Loch Lomond song Choir
|The Bonny Banks of Loch Lomond|
|Album: The Flowers of Scotland
Album: Rob Roy and the MacGregors
This song was written by a MacGregor of Glen Endrick, who was jailed, along with a friend, in Carlisle England in 1746. The author had been comdemned to death for his support of Bonnie Prince Charlie in the 1745 uprising, while his friend was going to be set free. The song tells of the old Celtic myth that the soul of a Scot who dies outside his homeland will find it's way back home by the spiritual road, or the low road. So he condemned man says to his friend: "You take the high road and I'll take the low road, and I'll be in Scotland afore ye..."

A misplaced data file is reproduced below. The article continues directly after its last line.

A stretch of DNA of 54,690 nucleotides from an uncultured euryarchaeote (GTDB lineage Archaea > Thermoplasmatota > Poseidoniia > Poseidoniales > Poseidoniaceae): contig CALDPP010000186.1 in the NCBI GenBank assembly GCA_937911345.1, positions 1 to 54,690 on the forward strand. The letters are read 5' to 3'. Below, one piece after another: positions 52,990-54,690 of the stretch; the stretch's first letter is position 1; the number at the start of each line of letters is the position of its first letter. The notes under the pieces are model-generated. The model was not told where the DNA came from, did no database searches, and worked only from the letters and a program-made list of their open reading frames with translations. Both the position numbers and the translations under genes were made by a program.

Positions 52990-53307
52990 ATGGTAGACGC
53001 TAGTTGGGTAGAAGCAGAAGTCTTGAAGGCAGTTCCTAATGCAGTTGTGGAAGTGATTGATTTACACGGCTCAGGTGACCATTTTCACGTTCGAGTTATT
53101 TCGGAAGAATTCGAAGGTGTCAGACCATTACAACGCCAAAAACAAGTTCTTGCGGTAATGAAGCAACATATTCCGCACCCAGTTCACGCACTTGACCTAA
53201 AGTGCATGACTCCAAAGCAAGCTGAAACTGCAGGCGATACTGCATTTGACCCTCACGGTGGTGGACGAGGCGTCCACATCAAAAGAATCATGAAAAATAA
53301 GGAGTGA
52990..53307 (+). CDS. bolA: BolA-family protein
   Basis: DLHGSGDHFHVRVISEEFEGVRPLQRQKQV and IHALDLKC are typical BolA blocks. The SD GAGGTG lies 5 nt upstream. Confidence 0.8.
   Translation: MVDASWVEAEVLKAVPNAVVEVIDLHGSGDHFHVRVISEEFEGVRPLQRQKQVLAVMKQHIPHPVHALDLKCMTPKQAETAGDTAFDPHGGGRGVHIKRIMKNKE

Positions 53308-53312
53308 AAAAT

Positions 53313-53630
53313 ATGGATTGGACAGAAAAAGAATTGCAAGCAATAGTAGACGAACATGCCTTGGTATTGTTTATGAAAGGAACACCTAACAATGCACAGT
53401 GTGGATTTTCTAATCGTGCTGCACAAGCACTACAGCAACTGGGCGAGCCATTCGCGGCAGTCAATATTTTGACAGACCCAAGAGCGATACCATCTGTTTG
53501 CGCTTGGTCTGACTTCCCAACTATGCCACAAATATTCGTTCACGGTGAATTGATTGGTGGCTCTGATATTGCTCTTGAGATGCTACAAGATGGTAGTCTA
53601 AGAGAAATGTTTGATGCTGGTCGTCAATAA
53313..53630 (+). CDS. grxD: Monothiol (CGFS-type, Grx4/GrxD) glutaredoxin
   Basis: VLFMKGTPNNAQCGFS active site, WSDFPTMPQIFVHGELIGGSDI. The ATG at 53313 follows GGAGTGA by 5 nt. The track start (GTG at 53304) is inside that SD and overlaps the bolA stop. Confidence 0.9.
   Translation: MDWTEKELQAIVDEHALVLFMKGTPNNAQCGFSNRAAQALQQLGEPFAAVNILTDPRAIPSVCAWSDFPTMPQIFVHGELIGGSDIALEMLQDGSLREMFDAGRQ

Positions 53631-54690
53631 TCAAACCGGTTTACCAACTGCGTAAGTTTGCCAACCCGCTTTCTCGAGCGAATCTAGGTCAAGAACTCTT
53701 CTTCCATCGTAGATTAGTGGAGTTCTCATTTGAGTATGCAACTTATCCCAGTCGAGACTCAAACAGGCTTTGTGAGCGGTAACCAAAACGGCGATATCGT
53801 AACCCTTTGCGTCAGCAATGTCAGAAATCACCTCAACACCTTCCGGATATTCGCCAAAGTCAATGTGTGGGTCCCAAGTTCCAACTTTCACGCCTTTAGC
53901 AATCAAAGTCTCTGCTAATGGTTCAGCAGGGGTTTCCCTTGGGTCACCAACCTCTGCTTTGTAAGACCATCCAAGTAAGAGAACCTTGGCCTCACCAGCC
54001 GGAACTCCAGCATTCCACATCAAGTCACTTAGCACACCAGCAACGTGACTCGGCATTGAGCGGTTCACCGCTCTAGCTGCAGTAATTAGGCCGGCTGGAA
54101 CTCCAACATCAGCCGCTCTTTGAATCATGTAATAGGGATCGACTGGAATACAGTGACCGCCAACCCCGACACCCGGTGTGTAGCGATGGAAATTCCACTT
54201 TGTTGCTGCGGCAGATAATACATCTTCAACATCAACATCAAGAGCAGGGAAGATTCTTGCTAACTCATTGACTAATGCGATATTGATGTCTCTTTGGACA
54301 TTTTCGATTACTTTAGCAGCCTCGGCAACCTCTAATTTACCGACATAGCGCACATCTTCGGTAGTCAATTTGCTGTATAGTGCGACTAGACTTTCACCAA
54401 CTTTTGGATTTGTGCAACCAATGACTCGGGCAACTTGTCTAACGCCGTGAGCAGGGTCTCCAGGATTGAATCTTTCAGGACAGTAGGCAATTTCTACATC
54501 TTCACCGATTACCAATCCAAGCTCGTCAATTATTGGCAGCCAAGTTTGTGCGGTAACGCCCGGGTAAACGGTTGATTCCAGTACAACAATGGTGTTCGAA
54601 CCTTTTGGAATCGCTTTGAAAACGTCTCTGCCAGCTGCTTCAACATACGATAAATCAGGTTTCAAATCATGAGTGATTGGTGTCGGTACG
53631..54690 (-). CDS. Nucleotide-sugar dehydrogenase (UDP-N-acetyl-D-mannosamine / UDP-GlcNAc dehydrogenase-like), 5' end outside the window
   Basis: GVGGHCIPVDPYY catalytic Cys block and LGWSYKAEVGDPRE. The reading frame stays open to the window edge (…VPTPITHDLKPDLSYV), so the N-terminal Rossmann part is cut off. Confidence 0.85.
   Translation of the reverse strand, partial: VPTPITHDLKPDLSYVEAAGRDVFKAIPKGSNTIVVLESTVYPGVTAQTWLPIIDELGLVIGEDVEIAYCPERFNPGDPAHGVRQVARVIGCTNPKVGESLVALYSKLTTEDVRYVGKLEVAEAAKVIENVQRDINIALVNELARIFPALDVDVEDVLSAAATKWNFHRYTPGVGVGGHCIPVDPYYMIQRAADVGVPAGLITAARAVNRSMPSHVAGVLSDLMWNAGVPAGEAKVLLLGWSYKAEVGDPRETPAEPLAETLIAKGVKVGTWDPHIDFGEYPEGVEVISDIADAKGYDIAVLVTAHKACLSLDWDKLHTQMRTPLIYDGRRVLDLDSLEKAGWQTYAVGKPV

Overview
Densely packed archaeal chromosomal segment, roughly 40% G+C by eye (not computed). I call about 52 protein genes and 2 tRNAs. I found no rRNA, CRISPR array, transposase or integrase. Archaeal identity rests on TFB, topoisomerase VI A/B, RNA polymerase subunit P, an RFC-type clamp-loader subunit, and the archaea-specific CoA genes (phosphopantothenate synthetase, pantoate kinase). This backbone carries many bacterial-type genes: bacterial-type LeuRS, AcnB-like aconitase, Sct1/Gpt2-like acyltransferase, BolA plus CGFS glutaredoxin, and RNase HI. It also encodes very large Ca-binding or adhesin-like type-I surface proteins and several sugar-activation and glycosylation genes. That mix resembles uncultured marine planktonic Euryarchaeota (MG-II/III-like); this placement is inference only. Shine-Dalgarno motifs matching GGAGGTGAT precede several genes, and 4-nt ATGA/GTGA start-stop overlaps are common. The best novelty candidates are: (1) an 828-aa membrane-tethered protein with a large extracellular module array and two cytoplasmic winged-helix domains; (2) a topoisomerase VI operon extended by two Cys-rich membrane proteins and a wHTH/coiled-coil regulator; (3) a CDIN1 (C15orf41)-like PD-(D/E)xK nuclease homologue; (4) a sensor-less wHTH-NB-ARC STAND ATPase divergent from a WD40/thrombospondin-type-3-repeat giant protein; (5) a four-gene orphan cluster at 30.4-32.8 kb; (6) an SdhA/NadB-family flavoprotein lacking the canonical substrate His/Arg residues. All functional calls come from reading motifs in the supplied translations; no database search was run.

Loch Lomond is an old Jacobite Air. It is based on an older folk tune Robin Cushie (Kind Robin Loves Me), in McGibbons Scots Tunes Book I, dated 1742. The words are attributed to Lady John Scott (1810-1900) who adapted a broadside by Sanderson of Edinburgh (1838). The version we are familiar with today is said to have first appreared in print in Poets and Poetry of Scotland (1876).
|By yon bonnie banks and by yon bonnie braes
Where the sun shines bright on Loch Lomond
Me and my true love were ever wont to gae
On the bonny, bonny banks of Loch Lomond
'Twas there that we parted in yon shady glen
The wee birdies sing and the wild flowers spring
gloaming: twilight, dusk